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Matching Text and Tune

John Peck advised in 1837:

The leader should not choose a tune which requires the repetition of some of the words, unless he wish to give emphasis to these particular words. On no account should he set a tune to words which would be broken and mutilated by the repetitions of the music; and to guard against this evil, before fixing on a tune in which the lines, or parts of them, are repeated, he should carefully look through all of the verses. Devotional feeling has been greatly hindered, and sacred music has frequently been rendered ridiculous, by carelessness in this respect.

Many compilations include similar advice. One reason why church musicians may not always have found this instruction easy to follow may be gleaned from the following, written by G. Gay in 1827:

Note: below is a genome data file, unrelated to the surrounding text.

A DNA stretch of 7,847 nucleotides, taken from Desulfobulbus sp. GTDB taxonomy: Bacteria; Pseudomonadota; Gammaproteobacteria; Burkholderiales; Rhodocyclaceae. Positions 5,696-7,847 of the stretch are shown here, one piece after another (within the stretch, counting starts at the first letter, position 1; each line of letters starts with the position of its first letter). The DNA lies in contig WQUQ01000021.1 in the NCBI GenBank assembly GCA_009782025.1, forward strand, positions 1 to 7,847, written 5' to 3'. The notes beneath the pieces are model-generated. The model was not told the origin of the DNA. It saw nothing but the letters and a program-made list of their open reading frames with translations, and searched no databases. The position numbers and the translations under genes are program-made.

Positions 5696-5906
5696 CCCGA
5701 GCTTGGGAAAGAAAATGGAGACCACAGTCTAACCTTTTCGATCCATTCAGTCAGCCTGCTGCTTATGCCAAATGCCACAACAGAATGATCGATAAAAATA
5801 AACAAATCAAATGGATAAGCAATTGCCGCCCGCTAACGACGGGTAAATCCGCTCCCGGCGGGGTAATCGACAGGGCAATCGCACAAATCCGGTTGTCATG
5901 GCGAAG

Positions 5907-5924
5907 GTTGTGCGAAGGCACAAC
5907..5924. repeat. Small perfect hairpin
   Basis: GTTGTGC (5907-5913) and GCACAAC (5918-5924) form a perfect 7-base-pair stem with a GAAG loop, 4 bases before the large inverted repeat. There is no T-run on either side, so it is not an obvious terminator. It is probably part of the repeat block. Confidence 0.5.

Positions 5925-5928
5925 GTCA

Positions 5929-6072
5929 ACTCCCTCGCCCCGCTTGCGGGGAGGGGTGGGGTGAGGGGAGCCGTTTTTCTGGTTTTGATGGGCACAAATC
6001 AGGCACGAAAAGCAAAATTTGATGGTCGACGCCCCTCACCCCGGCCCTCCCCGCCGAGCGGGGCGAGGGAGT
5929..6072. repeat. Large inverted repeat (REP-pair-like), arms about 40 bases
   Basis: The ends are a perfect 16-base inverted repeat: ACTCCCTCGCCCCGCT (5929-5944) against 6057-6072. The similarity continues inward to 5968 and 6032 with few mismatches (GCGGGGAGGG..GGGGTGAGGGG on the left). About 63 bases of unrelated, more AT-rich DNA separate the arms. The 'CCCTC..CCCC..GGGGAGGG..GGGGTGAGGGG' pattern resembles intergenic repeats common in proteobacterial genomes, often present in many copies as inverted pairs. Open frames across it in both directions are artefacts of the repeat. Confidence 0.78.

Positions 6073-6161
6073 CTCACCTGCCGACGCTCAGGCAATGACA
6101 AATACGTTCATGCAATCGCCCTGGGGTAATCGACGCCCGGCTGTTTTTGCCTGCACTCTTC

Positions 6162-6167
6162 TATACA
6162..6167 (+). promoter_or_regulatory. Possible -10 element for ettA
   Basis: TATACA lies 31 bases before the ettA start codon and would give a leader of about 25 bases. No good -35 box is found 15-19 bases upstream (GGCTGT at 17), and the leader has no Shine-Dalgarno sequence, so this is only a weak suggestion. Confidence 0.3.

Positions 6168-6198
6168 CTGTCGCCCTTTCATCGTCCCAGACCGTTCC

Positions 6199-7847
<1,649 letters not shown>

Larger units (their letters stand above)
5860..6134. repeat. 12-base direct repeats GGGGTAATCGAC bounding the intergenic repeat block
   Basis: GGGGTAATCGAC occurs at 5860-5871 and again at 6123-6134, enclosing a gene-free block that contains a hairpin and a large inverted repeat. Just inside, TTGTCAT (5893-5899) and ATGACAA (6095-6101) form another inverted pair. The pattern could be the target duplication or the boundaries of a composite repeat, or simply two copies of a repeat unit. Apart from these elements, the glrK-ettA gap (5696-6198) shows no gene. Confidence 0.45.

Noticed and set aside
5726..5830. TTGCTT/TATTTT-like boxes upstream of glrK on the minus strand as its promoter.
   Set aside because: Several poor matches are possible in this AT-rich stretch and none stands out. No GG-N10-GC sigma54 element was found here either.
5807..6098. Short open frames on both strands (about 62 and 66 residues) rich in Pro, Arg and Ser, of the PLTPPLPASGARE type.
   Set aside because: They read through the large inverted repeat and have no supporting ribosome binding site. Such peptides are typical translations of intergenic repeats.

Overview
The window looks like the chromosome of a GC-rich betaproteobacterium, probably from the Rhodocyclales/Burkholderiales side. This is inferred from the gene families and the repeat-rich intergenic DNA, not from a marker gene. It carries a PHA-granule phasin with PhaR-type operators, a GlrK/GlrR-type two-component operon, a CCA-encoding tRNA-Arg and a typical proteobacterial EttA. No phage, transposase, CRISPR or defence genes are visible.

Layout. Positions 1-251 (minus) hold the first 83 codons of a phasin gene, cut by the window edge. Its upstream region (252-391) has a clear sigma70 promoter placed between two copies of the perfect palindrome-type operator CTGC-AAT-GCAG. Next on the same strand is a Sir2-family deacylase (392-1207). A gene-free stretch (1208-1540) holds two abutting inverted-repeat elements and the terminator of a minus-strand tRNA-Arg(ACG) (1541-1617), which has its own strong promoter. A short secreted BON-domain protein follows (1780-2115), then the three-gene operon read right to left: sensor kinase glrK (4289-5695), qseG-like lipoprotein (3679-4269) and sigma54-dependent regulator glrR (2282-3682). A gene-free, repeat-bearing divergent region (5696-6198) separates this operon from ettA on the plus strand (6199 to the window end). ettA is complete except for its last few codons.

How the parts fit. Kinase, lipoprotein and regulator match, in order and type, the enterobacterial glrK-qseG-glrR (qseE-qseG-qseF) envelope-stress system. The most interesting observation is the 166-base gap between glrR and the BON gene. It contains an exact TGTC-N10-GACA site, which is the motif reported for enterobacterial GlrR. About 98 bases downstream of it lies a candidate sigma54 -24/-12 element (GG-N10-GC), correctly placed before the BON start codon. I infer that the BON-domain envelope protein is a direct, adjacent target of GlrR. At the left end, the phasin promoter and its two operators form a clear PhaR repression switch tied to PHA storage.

A knowledge of metre is not a sufficient guide to the choice of tune. I knew a clerk who made it a rule of holding up a certain number of fingers, as a private guide to the choir at the opposite end of the chapel... Having a large selection of tunes to each metre numbered alike in all our books, which long experience has taught me to provide, I am generally happy with the device, and the number is quickly communicated through the whole orchestra with exceedingly little bustle ... I find this method to be nearly as good as if the hymns were sent to me before the service... Things of this kind should be done as quickly as possible; for no place is looked to more than the singing gallery; even the pulpit is scarcely expected to be more holy ... Those who are enemies to choirs, can magnify motes in the gallery, while beams in any other place be unobserved; let our choristers be circumspect, that they may no longer be thought unworthy to manage their own work.


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